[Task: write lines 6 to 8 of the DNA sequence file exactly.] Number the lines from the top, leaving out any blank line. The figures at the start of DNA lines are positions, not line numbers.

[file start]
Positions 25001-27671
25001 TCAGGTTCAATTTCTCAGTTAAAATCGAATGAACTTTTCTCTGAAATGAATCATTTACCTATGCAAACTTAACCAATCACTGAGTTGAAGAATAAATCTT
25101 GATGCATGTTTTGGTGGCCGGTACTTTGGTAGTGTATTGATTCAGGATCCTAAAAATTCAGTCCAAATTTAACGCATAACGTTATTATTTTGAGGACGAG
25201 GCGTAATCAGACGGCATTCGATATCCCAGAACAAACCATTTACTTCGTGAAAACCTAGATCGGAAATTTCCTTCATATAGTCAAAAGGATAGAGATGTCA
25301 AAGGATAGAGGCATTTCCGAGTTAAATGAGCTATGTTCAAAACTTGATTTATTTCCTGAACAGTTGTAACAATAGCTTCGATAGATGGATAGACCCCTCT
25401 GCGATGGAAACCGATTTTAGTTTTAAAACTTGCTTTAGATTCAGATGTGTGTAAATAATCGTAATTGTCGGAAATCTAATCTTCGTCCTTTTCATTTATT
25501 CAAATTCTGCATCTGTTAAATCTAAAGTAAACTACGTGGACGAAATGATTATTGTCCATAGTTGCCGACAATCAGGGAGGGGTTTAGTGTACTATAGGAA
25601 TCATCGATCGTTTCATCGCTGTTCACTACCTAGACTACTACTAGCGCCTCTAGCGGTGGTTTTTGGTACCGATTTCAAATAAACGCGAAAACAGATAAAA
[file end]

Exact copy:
25401 GCGATGGAAACCGATTTTAGTTTTAAAACTTGCTTTAGATTCAGATGTGTGTAAATAATCGTAATTGTCGGAAATCTAATCTTCGTCCTTTTCATTTATT
25501 CAAATTCTGCATCTGTTAAATCTAAAGTAAACTACGTGGACGAAATGATTATTGTCCATAGTTGCCGACAATCAGGGAGGGGTTTAGTGTACTATAGGAA
25601 TCATCGATCGTTTCATCGCTGTTCACTACCTAGACTACTACTAGCGCCTCTAGCGGTGGTTTTTGGTACCGATTTCAAATAAACGCGAAAACAGATAAAA